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Teams find solace in second line of defense

There is a common denominator among the highest scoring defensemen in the league this year and it...

There is a common denominator among the highest scoring defensemen in the league this year and it can be traced back to draft day. (REUTERS)

MACKENZIE LIDDELL, Sports Network

, Last Updated: 3:09 PM ET

TORONTO -- There is a common denominator among the highest scoring defensemen in the league this year and it can be traced back to draft day.

All but one of the top-10 scorers from the blueline this season were drafted outside of the first round with Ryan Whitney (fifth overall in 2002) the lone exception.

Mike Green (29th in 2004), the roving rearguard for the high-octane Washington Capitals, has struggled with consistency and is on pace for 35 points, less than half of what he has put up the past two years.

Prodigal defenseman Drew Doughty has also had trouble putting up points after missing time to injury and hasn't been able to catch up to the pack, although he has eight points in his past five games.

Unlike the forward ranks, where top-scorers Sidney Crosby and Steven Stamkos were top-of-the-board selections, the defensemen getting it done his year haven't taken the conventional route to success.

Atlanta's duo of Dustin Byfuglien and Tobias Enstrom are the most interesting of all.

Originally selected in the 8th round (245th overall) by the Chicago Blackhawks in 2003, Byfuglien has emerged as one of the most deadly and versatile pointmen in the league.

After busting out in the 2009-10 playoffs as a big-bodied net presence for the Hawks, the 6-foot-5, 265-pounder was shipped to Atlanta in the summer and was immediately converted from forward to defenseman - his natural position - by GM Rick Dudley, who saw plenty of Byfuglien during his time as assistant GM of the Hawks.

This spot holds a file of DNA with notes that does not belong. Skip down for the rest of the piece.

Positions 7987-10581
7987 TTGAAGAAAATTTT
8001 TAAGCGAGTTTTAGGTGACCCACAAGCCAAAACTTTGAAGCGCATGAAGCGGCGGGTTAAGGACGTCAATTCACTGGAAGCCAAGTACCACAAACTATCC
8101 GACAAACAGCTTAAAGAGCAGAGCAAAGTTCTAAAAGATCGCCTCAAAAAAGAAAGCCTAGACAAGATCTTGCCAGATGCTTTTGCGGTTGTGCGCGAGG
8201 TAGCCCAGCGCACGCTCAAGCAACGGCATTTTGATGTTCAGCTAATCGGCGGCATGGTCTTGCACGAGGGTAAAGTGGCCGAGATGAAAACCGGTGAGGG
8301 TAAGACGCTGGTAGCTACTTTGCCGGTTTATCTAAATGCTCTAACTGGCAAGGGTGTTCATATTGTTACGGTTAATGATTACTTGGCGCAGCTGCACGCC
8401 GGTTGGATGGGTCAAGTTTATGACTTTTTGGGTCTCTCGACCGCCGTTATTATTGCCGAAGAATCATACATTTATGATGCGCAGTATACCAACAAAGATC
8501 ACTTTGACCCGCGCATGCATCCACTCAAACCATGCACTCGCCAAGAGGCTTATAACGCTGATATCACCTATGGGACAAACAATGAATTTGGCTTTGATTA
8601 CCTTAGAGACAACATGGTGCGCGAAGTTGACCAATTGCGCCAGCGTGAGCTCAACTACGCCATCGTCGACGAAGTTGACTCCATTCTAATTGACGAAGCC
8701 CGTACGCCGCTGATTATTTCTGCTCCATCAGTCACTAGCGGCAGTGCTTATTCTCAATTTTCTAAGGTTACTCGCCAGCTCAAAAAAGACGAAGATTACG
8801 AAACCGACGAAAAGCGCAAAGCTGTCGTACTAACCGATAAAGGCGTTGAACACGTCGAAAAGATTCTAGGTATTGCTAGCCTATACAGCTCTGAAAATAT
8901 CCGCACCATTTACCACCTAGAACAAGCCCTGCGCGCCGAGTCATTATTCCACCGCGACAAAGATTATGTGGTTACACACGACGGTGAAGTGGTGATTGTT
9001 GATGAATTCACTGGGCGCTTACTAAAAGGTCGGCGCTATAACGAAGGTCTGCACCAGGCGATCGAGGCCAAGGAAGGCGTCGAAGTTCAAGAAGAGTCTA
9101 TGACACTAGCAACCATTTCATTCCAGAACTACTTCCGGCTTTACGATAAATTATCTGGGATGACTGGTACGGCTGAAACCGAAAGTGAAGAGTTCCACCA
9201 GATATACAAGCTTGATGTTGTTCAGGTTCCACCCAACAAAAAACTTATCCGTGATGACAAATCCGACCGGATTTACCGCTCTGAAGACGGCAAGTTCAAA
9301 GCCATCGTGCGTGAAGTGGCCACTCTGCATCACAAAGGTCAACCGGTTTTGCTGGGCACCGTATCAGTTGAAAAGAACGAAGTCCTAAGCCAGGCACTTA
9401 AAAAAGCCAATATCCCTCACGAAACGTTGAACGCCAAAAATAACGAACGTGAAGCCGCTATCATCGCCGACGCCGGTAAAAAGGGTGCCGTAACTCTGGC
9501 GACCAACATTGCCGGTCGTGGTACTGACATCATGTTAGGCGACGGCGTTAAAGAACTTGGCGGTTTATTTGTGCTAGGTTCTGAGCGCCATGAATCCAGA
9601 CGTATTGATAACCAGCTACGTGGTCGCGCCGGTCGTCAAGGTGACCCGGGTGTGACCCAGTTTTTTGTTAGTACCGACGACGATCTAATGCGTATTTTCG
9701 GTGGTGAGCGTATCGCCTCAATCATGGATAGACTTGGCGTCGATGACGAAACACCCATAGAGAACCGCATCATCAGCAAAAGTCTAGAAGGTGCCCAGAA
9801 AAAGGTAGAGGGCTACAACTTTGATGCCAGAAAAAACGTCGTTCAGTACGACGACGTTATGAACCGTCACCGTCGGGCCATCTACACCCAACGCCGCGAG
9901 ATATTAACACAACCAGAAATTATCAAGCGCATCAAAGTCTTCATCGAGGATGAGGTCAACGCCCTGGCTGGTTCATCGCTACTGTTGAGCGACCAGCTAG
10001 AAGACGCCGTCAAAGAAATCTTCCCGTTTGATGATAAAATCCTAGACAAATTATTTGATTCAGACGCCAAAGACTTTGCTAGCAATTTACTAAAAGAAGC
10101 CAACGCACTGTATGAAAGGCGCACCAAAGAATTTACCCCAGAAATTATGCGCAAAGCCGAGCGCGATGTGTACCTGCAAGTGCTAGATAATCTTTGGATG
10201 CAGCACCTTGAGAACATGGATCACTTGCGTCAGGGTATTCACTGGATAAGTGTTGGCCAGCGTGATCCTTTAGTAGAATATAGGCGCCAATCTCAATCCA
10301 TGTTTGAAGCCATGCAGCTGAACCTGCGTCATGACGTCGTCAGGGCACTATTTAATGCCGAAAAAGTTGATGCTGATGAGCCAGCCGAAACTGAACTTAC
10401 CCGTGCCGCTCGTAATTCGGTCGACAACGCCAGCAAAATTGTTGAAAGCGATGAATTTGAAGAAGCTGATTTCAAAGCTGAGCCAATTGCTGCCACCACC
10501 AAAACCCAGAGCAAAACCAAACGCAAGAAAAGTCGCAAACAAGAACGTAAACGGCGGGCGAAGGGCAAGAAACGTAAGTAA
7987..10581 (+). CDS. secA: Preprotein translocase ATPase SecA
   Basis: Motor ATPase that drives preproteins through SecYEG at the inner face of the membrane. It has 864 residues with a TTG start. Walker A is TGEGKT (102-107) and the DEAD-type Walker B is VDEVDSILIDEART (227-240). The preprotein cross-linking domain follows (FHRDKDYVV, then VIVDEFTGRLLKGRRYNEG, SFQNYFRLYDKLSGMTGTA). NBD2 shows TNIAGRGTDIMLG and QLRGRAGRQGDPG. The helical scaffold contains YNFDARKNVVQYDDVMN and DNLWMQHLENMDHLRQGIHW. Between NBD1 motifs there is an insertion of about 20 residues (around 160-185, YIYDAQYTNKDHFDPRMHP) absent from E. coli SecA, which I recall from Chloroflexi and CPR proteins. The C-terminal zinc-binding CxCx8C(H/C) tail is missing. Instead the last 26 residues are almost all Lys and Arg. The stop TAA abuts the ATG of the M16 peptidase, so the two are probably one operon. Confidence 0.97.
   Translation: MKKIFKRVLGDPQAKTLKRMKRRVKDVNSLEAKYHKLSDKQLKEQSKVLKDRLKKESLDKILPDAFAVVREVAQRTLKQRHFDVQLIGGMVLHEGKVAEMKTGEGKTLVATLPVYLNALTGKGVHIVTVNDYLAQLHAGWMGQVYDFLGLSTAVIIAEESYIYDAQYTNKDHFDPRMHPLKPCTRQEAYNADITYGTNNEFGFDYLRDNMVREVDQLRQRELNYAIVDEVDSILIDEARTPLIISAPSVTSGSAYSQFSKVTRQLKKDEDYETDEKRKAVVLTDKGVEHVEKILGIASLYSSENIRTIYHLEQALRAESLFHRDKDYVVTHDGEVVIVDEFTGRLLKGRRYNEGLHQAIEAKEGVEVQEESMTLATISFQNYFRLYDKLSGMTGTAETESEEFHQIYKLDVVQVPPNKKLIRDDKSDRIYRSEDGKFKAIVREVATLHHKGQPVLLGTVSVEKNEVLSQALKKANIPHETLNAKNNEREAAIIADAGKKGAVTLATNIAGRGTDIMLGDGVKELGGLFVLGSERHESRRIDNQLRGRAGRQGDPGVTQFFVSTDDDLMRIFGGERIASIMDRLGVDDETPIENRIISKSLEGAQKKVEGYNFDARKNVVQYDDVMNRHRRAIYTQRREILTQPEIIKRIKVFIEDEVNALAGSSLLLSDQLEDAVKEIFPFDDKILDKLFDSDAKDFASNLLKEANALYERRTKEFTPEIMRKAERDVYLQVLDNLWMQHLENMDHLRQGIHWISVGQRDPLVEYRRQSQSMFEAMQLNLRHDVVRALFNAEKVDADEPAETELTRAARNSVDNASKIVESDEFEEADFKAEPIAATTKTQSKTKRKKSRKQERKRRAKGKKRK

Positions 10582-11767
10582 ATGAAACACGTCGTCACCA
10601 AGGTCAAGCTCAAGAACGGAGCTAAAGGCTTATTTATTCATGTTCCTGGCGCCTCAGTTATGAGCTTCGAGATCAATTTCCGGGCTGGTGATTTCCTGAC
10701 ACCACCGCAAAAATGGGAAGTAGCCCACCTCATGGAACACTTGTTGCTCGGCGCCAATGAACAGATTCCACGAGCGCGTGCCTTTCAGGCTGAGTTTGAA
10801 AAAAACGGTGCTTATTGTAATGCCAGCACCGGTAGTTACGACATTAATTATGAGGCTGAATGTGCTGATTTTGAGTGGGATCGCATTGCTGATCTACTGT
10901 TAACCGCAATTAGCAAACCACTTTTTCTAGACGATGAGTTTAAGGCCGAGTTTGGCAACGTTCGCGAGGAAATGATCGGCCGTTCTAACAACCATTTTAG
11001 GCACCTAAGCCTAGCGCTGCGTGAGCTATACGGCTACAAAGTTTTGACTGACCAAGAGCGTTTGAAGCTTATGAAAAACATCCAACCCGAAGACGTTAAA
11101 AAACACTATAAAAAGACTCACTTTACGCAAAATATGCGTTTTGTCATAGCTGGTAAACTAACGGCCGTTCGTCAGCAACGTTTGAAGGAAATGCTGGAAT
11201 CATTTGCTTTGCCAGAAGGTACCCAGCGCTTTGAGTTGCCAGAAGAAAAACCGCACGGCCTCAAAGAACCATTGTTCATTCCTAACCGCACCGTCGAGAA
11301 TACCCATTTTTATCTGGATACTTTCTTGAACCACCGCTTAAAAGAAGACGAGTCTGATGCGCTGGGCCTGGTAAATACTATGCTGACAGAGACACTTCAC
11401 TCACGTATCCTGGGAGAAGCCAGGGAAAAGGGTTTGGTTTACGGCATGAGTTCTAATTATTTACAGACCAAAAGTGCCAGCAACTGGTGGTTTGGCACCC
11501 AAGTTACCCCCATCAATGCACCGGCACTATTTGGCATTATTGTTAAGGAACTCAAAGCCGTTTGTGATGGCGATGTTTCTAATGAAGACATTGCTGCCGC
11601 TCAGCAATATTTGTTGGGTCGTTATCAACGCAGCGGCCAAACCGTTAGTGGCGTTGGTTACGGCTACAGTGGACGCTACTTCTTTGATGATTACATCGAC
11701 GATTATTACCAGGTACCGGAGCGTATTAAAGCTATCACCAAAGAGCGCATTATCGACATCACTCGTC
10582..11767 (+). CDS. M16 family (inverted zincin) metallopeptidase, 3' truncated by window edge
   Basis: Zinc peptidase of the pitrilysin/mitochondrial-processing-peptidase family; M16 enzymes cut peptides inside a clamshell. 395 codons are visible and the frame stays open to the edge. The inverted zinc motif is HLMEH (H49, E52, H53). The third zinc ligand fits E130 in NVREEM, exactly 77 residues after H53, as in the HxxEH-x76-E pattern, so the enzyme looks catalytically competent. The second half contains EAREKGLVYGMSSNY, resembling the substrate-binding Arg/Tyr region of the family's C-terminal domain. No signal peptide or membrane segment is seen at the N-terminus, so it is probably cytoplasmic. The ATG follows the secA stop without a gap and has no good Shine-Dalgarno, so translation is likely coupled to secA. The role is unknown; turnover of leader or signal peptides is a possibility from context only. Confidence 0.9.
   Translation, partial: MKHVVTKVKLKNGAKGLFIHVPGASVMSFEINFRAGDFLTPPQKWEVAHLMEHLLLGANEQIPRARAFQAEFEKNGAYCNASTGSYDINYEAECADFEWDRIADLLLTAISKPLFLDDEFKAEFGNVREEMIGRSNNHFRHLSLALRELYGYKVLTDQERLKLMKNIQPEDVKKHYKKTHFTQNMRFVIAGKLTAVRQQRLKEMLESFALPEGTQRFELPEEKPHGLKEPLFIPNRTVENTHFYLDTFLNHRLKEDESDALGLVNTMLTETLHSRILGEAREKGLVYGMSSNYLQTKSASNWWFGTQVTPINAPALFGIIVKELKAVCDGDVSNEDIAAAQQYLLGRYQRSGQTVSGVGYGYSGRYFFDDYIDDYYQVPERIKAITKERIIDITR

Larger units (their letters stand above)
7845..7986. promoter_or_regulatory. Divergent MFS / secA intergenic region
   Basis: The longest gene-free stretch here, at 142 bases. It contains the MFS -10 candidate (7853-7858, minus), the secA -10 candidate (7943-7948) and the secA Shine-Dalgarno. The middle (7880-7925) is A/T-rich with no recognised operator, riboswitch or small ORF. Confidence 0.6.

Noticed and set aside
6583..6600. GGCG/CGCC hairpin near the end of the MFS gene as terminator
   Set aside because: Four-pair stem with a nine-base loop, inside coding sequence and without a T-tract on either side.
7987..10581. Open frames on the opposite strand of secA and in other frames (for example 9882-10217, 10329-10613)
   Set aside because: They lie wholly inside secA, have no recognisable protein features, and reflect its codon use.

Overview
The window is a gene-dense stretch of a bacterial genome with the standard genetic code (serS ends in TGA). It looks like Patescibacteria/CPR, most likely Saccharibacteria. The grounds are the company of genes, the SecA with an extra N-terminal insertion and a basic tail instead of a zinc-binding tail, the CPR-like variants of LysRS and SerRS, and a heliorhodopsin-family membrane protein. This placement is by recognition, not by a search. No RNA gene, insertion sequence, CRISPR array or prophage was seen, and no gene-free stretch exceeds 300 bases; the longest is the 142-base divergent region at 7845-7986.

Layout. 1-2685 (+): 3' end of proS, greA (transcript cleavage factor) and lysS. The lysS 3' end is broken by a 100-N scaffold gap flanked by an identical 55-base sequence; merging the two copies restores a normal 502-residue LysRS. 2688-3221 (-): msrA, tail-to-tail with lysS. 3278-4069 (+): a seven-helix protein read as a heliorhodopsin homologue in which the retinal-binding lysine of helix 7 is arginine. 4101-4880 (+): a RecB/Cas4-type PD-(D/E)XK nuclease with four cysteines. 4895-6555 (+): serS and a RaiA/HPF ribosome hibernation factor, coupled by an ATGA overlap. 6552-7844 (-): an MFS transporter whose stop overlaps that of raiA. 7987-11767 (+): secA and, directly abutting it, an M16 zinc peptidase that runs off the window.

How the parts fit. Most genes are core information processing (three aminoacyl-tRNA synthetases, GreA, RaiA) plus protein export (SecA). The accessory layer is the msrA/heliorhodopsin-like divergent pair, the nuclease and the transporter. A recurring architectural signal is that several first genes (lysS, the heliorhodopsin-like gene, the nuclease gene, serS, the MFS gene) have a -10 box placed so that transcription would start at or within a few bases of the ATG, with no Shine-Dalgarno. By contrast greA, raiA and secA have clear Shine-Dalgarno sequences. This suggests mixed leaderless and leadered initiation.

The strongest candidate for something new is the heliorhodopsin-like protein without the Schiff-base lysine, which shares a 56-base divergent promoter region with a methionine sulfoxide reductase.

"I want to establish myself as a defenseman," Byfuglien told Yahoo! Sports before the start of the 2010-11 season. "That's what I always played coming up. I think I did a good job at forward in Chicago, but I think I can be the player on defense that I was at forward. I'd like to add that tool to my bag. I think I'll fit in here very well on defense."

Thrashers' first-year coach Craig Ramsay didn't doubt what the big man was capable of from the get-go.

"He's got a ways to go, but he's a big body back there with a good stick, which is really a nice thing to have," Ramsay said. "And he can jump up from there (to join the rush), which makes him hard to cover."

It's a move that paid immediate dividends for Atlanta, as 'Big Buff' leads all defensemen in scoring with 12 goals, 36 points and five game- winners. He is also a plus-10 and is averaging around 22 minutes a night.

While Byfuglien's big frame takes up most of the spotlight, he wouldn't be enjoying such success without the services of his D-partner Tobias Enstrom.

Taken six spots before Byfuglien in'03, the diminutive Finn is building towards a career year after quietly putting up 50 points last season.

He is currently tied for third in scoring with 28 points and plays in all situations, averaging more than 24 minutes a game.

The duo's success might seem unusual for players drafted so late, but it's becoming a trend league-wide in 2010-11.

Pittsburgh's Kris Letang, who is receiving plenty of consideration for the Norris Trophy, was passed up in favor of 61 players before the Penguins took him in the third round in '05.

Then there is Duncan Keith. The reigning Norris winner and Stanley Cup champion was taken 54th overall in 2002.

And of course there is the Nicklas Lidstrom story.

The greatest defenseman of this generation, who is working towards his seventh Norris Trophy, and one of the best all-time was a third round pick.

A few other big names to add to the list of sleeper picks include Boston's Zdeno Chara (56th in '96) and San Jose's Dan Boyle, who went undrafted after a successful career at the University of Miami (Ohio).

Sure, picking closer to No. 1 seems to be the safest bet to lock up franchise-caliber players, but it's far from a guarantee.

Each player has a different development timeline and just because they are passed up as teenagers doesn't mean they won't be worth their wait down the road.


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